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Aid To Bolivia

Volume 387: debated on Tuesday 8 November 1977

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My Lords, I beg leave to ask the Question which stands in my name on the Order Paper.

The Question was as follows:

To ask Her Majesty's Government what is their present policy governing aid to Bolivia.

My Lords, my right honourable friend the Minister of State for Overseas Development is exploring the possibilities of providing capital aid to Bolivia for health projects. This would be aimed at supplying the needs of the poorest sectors of the community. We are continuing to provide an important programme of technical co-operation to Bolivia.

My Lords, I am grateful to the noble Baroness for that reply. Can Her Majesty's Government say upon what grounds the £19 million project for aid to the Bolivian mining industry was cancelled?

Yes, my Lords. I know of the noble Lord's special interest in Latin America. As the House knows, I answered this question fairly fully previously. Always on questions of aid the Government take into account, as one of the factors in their decision, the question of human rights; and this project was in the end decided against because of the human rights position of the Bolivian tin miners.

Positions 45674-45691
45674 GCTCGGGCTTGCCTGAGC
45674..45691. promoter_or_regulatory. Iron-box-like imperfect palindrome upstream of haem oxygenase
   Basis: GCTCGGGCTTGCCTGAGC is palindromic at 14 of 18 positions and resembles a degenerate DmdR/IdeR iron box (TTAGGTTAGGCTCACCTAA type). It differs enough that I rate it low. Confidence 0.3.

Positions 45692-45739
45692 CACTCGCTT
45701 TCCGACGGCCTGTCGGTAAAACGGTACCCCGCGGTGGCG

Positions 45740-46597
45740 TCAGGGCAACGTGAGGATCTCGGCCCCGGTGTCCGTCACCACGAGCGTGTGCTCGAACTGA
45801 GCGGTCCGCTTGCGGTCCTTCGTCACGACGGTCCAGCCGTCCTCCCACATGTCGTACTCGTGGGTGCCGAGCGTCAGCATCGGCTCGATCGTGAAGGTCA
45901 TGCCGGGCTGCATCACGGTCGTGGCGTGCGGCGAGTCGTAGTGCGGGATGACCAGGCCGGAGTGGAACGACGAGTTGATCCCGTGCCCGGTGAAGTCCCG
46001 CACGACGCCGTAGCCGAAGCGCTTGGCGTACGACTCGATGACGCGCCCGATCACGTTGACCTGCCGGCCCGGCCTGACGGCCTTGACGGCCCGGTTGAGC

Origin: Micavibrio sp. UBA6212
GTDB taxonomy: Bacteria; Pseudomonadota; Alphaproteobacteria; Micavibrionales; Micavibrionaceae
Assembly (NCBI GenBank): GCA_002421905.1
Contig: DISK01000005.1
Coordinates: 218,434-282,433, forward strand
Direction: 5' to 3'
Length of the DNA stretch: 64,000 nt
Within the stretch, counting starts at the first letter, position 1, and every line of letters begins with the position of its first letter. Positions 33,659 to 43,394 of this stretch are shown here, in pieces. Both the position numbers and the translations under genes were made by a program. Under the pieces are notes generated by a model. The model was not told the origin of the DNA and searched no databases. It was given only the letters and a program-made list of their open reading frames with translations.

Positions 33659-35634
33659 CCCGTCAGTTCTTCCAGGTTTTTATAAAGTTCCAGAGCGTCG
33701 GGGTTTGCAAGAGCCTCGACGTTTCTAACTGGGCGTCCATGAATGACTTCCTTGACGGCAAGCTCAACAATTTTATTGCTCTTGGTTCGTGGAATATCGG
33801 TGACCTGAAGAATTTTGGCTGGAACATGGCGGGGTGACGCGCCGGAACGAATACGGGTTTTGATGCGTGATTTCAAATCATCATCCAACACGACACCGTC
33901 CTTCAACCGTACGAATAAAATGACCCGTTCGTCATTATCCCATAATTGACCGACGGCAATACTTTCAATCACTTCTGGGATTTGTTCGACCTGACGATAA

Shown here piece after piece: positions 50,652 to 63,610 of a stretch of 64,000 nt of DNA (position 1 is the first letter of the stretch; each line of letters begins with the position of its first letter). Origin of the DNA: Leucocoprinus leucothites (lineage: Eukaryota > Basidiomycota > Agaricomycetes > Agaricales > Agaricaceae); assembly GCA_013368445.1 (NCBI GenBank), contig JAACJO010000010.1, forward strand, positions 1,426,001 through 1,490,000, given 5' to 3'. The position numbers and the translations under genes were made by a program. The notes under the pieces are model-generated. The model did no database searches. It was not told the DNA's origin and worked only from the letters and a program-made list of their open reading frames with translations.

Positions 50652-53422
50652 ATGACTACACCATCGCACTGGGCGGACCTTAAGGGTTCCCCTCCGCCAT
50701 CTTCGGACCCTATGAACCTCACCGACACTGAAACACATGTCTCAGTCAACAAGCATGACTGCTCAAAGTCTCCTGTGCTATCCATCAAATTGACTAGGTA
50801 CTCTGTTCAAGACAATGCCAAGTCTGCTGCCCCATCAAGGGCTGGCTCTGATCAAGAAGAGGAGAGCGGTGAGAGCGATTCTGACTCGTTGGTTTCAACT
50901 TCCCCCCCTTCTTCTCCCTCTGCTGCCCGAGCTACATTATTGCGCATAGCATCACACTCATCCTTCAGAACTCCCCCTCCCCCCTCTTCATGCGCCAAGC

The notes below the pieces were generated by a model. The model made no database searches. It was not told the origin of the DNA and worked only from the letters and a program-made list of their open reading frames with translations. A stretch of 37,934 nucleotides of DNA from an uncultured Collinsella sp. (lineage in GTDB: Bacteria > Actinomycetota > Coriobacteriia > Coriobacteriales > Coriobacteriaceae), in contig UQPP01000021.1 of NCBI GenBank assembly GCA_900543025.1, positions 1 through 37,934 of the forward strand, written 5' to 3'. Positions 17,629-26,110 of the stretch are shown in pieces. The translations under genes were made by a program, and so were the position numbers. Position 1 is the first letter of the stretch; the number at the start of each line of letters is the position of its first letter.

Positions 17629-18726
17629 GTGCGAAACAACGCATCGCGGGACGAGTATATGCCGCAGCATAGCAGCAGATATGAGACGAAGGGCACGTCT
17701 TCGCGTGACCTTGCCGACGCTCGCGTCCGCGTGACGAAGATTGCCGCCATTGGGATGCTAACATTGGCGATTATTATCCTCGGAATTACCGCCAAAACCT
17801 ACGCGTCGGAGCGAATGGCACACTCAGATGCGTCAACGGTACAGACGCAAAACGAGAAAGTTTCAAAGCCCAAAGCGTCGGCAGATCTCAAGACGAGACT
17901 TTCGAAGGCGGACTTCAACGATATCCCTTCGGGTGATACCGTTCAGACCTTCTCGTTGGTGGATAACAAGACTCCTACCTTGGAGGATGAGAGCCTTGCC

My Lords, arising out of that, may I ask the noble Baroness a question? While it is understood that the global amount of aid to be given is determined, can she indicate how intermittent amounts to particular countries, reported from time to time in the papers, receive any review, and in what way and by whom?

My Lords, by whom: originally by the Minister for Overseas Development, and of course ultimately by the whole Cabinet. We keep these matters under constant and very careful review, and in my view Her Majesty's Government succeed extremely well.

My Lords, is the Minister aware that many of us appreciate the fact that aid is continued for health in Bolivia but denied where human rights are denied in the mining industry?

My Lords, would not the noble Baroness agree that projects should also be considered which have ultimate benefit for United Kingdom trade and therefore for employment in this country?

Yes, indeed, my Lords. Capital aid of the kind which I have suggested for health projects would be tied to British goods and services.

My Lords, I do not want to continue this discussion too long, but may I ask the Government what was the major evidence upon which they decided that human rights in the mines in Bolivia were being denied by the Bolivian Government? From where did that evidence come?

My Lords, without making too detailed a reply, it came from many sources, including the Churches, and there was all sorts of evidence including, of course, the report of which the noble Lord will have heard, by the National Union of Mineworkers.